The cellular and molecular mechanisms underlying the pathogenesis of cataracts leading to visual impairment remain poorly understood. In recent studies, several mutations in the cytoplasmic sterile-α-motif (SAM) domain of human EPHA2 on chromosome 1p36 have been associated with hereditary cataracts in several families. Here, we have investigated how these SAM domain mutations affect EPHA2 activity. We showed that the SAM domain mutations dramatically destabilized the EPHA2 protein in a proteasome-dependent pathway, as evidenced by the increase of EPHA2 receptor levels in the presence of the proteasome inhibitor MG132. In addition, the expression of wild-type EPHA2 promoted the migration of the mouse lens epithelial αTN4-1 cells in the absence of ligand stimulation, whereas the mutants exhibited significantly reduced activity. In contrast, stimulation of EPHA2 with its ligand ephrin-A5 eradicates the enhancement of cell migration accompanied by Akt activation. Taken together, our studies suggest that the SAM domain of the EPHA2 protein plays critical roles in enhancing the stability of EPHA2 by modulating the proteasome-dependent process. Furthermore, activation of Akt switches EPHA2 from promoting to inhibiting cell migration upon ephrin-A5 binding. Our results provide the first report of multiple EPHA2 cataract mutations contributing to the destabilization of the receptor and causing the loss of cell migration activity.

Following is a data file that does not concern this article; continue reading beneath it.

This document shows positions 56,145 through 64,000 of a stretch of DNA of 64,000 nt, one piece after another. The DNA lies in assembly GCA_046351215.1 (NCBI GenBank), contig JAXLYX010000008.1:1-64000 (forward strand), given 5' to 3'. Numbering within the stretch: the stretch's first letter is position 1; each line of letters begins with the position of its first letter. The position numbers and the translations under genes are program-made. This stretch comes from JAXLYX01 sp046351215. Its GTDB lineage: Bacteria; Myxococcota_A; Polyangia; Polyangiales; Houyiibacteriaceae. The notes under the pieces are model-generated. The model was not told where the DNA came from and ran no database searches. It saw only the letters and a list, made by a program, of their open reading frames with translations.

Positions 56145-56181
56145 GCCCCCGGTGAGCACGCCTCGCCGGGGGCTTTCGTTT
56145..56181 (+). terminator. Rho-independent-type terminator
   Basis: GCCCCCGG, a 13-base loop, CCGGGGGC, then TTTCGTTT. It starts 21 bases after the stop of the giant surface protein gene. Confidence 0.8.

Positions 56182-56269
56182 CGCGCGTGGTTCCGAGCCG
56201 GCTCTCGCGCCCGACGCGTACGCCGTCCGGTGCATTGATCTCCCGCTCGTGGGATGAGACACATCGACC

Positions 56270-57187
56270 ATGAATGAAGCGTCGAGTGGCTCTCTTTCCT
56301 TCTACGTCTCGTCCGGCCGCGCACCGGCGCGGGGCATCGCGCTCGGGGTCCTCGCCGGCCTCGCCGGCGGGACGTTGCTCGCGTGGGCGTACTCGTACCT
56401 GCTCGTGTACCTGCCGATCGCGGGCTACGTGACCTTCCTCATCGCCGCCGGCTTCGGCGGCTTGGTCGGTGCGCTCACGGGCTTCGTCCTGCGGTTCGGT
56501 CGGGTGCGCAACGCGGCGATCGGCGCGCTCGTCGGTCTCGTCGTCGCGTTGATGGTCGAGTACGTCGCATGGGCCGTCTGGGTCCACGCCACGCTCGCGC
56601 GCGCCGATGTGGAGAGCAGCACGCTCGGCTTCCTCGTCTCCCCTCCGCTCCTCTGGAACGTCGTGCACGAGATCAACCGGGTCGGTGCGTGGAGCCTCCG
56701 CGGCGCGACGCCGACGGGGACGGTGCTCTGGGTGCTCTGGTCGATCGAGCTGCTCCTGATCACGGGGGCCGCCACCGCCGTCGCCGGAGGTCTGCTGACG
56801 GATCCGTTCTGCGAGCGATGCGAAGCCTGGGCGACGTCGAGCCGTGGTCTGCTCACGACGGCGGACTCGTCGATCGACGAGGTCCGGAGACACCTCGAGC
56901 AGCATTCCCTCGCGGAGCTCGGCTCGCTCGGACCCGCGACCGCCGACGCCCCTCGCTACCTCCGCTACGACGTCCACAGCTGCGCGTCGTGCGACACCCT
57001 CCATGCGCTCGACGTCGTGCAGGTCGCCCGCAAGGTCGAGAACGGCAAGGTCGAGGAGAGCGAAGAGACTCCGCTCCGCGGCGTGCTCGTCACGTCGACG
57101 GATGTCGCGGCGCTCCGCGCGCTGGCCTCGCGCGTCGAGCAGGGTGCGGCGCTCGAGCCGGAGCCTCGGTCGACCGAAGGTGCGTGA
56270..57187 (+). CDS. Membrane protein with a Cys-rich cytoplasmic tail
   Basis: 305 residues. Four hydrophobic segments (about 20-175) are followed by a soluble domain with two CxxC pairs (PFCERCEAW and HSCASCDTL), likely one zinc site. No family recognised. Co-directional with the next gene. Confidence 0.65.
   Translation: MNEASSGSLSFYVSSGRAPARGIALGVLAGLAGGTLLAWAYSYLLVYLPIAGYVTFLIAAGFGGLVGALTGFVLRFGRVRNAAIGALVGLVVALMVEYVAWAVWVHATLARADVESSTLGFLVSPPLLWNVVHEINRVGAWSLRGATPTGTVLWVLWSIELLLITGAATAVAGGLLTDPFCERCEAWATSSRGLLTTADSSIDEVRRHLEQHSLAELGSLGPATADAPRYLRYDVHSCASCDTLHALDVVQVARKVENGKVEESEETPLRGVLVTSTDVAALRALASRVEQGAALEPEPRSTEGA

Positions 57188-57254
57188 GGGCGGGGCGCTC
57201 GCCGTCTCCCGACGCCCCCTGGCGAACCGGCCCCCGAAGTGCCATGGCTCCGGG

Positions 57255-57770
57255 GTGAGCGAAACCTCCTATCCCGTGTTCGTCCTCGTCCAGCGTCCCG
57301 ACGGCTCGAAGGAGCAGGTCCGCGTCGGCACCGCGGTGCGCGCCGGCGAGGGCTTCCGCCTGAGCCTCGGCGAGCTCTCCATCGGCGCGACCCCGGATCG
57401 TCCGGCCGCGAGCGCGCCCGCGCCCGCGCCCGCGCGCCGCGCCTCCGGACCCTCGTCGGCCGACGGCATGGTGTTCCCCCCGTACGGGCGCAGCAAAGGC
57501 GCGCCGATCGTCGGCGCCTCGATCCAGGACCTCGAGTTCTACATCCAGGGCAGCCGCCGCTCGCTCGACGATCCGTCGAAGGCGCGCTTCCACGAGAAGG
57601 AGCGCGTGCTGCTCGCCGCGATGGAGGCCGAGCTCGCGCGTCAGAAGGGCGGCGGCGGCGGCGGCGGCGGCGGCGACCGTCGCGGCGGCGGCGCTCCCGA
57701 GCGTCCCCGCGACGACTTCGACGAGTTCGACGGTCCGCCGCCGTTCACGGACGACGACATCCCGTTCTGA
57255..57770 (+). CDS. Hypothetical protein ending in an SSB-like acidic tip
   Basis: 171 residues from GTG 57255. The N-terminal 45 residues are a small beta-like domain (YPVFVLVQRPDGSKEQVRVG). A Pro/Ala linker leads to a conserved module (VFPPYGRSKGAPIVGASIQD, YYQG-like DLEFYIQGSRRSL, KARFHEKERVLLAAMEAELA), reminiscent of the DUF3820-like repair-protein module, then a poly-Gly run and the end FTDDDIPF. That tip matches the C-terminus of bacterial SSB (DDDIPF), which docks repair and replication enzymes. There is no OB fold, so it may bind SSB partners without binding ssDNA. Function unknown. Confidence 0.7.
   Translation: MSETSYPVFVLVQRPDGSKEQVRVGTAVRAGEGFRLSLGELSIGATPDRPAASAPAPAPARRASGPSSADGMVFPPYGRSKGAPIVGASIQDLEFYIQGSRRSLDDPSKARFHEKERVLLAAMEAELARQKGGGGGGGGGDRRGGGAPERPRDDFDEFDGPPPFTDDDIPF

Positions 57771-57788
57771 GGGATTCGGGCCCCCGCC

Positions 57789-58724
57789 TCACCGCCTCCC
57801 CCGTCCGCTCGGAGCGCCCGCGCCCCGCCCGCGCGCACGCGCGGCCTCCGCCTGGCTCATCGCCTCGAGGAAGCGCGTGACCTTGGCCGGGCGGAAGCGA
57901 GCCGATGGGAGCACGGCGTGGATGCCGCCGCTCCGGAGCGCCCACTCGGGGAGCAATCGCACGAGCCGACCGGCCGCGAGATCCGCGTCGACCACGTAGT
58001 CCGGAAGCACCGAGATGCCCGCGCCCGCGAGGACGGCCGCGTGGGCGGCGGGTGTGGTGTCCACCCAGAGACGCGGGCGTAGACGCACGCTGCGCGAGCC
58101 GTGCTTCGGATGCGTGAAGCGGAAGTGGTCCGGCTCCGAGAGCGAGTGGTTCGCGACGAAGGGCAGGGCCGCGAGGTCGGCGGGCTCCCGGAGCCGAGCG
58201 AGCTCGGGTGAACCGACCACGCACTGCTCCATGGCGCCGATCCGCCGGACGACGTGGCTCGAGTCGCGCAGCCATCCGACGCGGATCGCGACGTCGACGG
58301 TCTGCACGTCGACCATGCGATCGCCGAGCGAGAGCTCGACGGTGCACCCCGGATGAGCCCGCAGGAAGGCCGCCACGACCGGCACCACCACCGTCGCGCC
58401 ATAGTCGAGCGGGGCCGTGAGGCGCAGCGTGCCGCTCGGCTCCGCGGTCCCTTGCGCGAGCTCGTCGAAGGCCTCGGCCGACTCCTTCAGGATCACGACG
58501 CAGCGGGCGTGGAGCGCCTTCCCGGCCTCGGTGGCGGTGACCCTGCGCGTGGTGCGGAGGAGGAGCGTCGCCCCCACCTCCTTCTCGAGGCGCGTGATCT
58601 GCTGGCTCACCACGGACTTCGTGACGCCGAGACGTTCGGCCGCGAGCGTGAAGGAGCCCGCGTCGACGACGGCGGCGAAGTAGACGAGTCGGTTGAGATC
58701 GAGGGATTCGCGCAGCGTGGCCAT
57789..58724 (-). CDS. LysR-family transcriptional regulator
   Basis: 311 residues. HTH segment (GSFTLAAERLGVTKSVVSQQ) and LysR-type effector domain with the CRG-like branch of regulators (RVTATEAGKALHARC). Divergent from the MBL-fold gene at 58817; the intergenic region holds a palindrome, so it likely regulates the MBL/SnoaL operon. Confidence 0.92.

All Science Journal Classification (ASJC) codes
- Biochemistry, Genetics and Molecular Biology(all)
- Agricultural and Biological Sciences(all)